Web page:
Research, Surveys & Forecasts


LinkedIn: Gen Z Defines Job-Hopping Generation

According to a new LinkedIn survey, Gen Zers are three times more likely to job hop and even switch industries than Baby Boomers.

Survey: Most 2-Year Colleges Lack Financial Resources to Support Student Success Programming

While plenty of programs for first-year students — summer bridge, first-year orientation, first-year student success courses, advising and counseling, learning communities — have found success in four-year colleges and universities, a new study examined the issues two-year schools face in getting students engaged in the campus, staying in school and accumulating credits. The most common problem for two-year institutions: a lack of financial resources, mentioned by 74 percent of respondents.

20 Percent of Workers Ill-Prepared for Current, Future Work

At a recent event, Gartner analysts told human resources attendees that just 30 percent of employees have the right skills for their current jobs, and only 20 percent have the right skills for both their current and future work. In research presented at the Gartner ReimagineHR conference in London, the company suggested that the skills gap is a result of the continuing digitalization being undertaken by organizations that want to remain competitive.

Use of Adjuncts Hurting CC Education Outcomes

A researcher recently undertook a study at a large community college system to see what impact the use of non-tenure-track faculty had on student outcomes. According to Di Xu, an assistant professor in the School of Education at the University of California, Irvine, an initial rise in grades in introductory courses taught by part-timers eventually reversed itself in subsequent courses. Xu's research results were recently published in the American Educational Research Journal.

Community Colleges Seek to Boost School Presence with Partnerships

Community colleges are the most likely among all kinds of post-secondary schools to view their work with external partners, such as employers and industry or even other institutions, as worthwhile. In a recently published survey, 57 percent of community colleges ranked partnerships "of all kinds" of the "highest importance," compared to just 21 percent of four-year private colleges and universities and 28 percent of four-year publics. The survey was conducted earlier this year by the University Professional and Continuing Education Association and Blackboard.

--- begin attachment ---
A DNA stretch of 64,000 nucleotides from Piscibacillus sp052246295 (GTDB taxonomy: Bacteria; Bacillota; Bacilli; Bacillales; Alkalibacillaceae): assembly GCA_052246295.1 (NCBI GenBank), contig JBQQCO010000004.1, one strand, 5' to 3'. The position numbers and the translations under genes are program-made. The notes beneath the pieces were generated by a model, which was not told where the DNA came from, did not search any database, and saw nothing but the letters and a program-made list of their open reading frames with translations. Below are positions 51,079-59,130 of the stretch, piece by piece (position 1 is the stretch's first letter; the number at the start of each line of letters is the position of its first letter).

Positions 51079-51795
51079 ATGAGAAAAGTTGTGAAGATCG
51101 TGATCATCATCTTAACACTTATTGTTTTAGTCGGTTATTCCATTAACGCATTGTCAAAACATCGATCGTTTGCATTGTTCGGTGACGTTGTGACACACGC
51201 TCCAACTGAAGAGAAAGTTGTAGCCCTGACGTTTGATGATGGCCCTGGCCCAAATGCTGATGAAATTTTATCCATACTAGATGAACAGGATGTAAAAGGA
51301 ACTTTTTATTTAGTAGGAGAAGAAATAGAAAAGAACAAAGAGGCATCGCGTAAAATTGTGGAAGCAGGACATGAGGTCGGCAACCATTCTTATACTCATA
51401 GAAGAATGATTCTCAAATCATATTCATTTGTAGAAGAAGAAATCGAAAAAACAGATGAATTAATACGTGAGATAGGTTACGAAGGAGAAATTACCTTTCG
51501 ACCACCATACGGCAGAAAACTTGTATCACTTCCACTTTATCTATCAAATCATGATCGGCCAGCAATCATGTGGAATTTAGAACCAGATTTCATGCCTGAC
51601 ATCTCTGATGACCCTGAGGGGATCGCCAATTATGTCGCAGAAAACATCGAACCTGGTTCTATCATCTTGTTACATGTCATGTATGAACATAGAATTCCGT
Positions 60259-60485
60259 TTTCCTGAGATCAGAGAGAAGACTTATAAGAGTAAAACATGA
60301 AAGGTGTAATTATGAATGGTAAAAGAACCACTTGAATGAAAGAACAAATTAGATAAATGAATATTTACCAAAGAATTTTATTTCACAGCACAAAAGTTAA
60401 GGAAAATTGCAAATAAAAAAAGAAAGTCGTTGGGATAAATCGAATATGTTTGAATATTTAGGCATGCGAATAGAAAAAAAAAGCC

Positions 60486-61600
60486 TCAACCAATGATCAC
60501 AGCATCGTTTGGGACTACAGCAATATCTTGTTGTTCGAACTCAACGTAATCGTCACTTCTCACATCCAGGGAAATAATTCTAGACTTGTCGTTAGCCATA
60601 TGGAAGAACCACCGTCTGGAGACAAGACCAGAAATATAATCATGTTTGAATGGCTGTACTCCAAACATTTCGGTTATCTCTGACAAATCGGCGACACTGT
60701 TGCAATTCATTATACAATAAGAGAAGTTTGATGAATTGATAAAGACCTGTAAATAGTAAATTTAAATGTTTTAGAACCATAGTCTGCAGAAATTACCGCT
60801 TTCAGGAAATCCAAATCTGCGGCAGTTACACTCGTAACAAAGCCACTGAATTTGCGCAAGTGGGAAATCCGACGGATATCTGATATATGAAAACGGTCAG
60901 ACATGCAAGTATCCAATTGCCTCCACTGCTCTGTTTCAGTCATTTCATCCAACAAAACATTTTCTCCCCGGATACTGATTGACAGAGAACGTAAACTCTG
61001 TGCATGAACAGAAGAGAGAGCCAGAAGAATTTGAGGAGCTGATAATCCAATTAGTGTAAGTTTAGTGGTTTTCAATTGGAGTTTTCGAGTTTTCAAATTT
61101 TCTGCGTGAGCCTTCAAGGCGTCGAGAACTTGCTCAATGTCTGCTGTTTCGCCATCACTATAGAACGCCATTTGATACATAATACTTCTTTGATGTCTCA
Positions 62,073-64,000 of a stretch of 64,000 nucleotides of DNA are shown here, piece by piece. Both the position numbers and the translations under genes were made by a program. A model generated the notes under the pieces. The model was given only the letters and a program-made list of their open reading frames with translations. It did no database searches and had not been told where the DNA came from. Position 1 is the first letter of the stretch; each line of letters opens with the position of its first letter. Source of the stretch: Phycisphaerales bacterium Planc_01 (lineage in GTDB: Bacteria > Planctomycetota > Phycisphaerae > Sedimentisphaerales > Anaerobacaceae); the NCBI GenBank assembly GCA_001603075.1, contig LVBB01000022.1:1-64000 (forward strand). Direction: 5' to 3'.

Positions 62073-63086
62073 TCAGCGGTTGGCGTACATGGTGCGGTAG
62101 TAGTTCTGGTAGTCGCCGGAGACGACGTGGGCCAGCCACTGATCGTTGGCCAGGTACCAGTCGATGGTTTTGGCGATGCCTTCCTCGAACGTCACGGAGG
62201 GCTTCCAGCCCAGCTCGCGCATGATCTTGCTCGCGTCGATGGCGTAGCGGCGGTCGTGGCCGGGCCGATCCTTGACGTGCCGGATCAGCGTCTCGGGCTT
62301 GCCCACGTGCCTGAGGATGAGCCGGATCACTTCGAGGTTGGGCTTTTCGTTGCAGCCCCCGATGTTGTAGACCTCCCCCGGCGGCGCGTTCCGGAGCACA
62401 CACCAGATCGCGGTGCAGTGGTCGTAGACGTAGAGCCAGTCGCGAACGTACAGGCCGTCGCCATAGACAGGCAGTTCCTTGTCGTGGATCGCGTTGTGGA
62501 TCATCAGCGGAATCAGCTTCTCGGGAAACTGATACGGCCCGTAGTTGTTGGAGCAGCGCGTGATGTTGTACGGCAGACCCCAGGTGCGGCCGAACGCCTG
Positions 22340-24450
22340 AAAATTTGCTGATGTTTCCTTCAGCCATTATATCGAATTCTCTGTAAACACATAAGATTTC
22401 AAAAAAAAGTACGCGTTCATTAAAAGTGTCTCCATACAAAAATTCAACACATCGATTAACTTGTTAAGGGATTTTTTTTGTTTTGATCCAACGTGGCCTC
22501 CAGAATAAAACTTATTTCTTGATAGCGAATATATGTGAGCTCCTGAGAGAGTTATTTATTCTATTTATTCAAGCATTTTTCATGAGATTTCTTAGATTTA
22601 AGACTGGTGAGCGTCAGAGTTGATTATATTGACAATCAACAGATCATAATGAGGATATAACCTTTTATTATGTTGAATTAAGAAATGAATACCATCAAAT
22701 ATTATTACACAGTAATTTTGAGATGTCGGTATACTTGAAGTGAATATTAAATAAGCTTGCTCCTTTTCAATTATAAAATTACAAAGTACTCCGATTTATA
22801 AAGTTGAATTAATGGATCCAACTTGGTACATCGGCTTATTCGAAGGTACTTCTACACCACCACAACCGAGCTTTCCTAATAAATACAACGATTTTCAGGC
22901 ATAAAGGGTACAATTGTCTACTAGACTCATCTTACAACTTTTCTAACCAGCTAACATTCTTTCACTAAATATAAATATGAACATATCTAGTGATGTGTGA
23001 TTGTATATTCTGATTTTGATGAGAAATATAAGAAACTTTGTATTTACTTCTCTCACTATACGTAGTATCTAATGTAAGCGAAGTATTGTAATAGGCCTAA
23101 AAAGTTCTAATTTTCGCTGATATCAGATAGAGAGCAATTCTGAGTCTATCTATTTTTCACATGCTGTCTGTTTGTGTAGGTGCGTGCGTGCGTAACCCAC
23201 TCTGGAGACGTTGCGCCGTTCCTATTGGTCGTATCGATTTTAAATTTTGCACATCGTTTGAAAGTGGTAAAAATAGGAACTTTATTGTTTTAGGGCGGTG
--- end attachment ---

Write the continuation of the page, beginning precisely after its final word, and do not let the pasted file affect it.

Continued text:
The Future of Work When Machines Take It Over

Will we humans lose more jobs than we gain when machines take over the world of work, or will it be just the opposite? According to the latest report from the World Economic Forum, we can expect a "net positive outlook for jobs." While about half of today's jobs will remain "stable" up to 2022, the rest will need to undergo adaptation through reskilling and upskilling.

Survey: 1 in 4 Professors Ban Mobile Phone Use in Class

In our third annual Teaching with Technology Survey, a quarter of faculty respondents said they do not allow students to use mobile phones in the classroom.

Survey: Demand for Cybersecurity Education Is High

In a recent survey from Champlain College Online, 41 percent of respondents said they would consider returning to college for a cybersecurity degree or certificate in order to prepare for a cybersecurity job. And 72 percent would be willing to do the same if their current employer would pay for their training.

Researchers Building a Better Way of Placing Students in Community College

A recently published report from the Community College Research Center and social policy researcher MDRC examined alternatives to traditional placement testing for math and English. According to "Toward Better College Course Placement," about 60 percent of community college students are directed into at least one remedial education course based on their results from placement tests, while roughly a third of them are probably "misdirected."

Study: Job Earnings Data Does Not Impact Students' Choice of Major

An issue brief published by Rutgers University specifically examined whether access to labor market data changed students' choice of major or perceptions of earnings or job security. The bottom line: When students didn't know any better, they expected to earn more than they should; yet having access to earning data didn't sway students to consider changing majors.

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